Might I suggest that a repower with a brand new motor is usually better value than having a mechanic overhaul it. A brand new motor comes with a total warranty on everything inside it. A "rebuilt motor" is one that has had a mechanic pull apart, make subjective decisions about the likely longevity of some components, and put back together with fingers crossed. It is seldom cheaper in the long run and fraught with danger because of the "human element." If just one minor component that is judged to be serviceable, fails the week after the overhaul, the whole process is likely to need repeating and the mechanics warranty will cover only the work he did, not the work he didn't do, since its how the fine print on the back of the work order is written.
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Old 05-09-2012, 13:55   #20
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Re: How Can I Make Sure the Engine is OK?

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Originally Posted by Driftwoods View Post
We're looking at a boat and we quite like it. During the survey, we discovered all the engine gauges had been disconnected. It started up and ran well although it did overheat during the sea trial - no alarm sounded since it was disconnected too.

What can we do to make sure this engine is in good working order? Obviously just reconnecting the gauges is not going to cut it since we don't know how many hours are on the engine (disconnected too) and we don't know if it's been running in a overheated state for a extended period of time or if this was the first time.

Any input is appreciated!

Where I am, you can get an engine survey just as you can get a marine survey.

Wish I had known that then ...
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Old 05-09-2012, 13:57   #21
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Re: How can I make sure the engine is OK?

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You are dealing with an overheating engine. That could or could not be a major problem. Hire a competent professional and by all means insist on the oil analysis. Then make your offer based on facts not guesses. Fair to both you and the seller.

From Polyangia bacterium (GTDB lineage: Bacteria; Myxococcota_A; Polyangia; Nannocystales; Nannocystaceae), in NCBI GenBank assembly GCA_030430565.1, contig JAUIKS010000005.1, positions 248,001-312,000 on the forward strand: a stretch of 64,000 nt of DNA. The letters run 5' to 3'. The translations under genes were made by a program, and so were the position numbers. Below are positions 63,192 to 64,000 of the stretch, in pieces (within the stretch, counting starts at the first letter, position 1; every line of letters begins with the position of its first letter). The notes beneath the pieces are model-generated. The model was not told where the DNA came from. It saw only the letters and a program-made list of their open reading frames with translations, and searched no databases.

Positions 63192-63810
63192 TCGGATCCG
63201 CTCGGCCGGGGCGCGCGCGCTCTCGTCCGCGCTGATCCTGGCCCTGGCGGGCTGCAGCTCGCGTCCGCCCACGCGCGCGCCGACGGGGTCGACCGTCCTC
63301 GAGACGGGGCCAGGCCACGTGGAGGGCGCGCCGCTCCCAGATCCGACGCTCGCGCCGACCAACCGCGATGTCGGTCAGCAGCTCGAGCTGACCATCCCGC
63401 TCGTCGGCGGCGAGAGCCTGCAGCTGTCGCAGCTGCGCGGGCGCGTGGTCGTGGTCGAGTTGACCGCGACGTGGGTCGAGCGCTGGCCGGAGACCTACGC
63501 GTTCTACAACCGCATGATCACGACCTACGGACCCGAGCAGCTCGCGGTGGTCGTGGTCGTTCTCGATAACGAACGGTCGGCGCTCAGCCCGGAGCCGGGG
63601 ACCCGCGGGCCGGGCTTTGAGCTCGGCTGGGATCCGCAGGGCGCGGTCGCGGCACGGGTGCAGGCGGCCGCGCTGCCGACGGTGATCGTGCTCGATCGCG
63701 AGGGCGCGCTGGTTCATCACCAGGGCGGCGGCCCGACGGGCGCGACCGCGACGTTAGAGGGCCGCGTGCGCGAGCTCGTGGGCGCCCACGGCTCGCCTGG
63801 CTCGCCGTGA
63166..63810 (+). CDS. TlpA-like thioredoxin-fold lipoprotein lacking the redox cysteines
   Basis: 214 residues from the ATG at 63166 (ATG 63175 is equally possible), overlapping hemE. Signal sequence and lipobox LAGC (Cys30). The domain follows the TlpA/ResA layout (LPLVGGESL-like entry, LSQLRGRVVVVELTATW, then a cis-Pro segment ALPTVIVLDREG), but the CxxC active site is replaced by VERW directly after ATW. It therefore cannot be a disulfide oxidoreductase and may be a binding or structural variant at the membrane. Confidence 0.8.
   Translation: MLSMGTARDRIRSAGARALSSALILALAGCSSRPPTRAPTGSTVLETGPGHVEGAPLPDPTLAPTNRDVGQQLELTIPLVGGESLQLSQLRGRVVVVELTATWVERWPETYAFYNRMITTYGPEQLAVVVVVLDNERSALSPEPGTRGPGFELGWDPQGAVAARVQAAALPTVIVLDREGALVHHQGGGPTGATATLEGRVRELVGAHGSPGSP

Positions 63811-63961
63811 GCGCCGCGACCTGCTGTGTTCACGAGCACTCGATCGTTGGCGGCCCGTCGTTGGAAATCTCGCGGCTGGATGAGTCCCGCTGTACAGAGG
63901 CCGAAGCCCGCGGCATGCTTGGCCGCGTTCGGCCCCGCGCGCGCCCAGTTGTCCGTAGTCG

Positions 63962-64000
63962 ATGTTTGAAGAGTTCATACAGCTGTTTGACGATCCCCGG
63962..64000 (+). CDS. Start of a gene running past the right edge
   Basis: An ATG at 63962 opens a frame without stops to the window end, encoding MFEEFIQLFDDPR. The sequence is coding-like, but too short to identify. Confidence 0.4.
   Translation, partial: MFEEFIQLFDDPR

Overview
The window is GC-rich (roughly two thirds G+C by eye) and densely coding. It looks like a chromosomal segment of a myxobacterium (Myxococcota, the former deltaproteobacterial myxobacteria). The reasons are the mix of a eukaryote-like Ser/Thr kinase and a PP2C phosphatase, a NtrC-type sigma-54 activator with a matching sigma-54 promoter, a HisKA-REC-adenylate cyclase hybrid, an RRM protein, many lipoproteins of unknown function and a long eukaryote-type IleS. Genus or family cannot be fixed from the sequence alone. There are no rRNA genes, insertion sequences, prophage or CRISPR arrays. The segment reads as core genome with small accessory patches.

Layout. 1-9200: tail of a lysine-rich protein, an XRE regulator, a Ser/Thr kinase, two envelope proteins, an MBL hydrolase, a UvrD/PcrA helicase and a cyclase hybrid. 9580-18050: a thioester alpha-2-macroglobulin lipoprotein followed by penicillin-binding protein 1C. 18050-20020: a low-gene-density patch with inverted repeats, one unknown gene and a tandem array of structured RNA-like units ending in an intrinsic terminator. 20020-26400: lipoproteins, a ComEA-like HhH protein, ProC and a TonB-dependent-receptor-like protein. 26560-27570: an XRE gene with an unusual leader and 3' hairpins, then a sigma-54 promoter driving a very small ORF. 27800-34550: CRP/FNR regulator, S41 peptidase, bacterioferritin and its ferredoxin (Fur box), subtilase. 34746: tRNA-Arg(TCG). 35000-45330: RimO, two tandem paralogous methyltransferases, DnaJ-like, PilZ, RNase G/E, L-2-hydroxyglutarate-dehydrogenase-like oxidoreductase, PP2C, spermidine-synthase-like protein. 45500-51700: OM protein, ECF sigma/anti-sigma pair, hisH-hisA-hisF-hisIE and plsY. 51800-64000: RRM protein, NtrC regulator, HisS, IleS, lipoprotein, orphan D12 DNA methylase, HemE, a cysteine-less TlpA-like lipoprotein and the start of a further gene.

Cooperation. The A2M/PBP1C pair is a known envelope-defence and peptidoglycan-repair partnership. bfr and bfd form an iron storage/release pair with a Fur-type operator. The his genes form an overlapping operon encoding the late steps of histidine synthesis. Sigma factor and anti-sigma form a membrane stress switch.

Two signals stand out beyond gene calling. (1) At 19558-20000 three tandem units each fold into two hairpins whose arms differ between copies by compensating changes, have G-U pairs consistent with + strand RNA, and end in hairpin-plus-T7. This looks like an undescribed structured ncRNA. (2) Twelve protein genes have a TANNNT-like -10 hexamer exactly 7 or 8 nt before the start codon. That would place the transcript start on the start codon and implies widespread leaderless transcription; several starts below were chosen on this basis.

This is really true. My boat had a saltwater cooled engine, and it turned out (eventually) that the overheating was caused by multiple problems, some of which could be traced back to lack of zinc maintenance.

I had to get a new engine.

Unfortunately I didn't know about engine surveys at the time.
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Old 05-09-2012, 13:58   #22
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Re: How Can I Make Sure the Engine is OK?

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Originally Posted by Driftwoods View Post
Thanks Greg ...

Rather than rely on a inspection, even one from a top notch mechanic, would it be better to insist on at least a overhaul if not a a rebuild of the engine? The seller is willing to go pretty far to make this engine acceptable so I have some options (a total repower is not going to be one of them though).

When we surveyed the boat, the engine oil looked like it might have been put in there about a hour before we got to the boat, it looked like it does right out of the can. So now I wonder if even a oil analysis would tell us anything.

Would an overhaul give me the interior look at this that is meaningful?
I doubt the owner would pay for an overhaul for a sale? Why not just chop some of the price and let the next guy do it? And from your standpoint, you'll want to have the piece of mind selecting the shop and the parts, etc during the overhaul anyway. Deals like this are cut in the purchase price. Its all a dollar amount on uncertainty.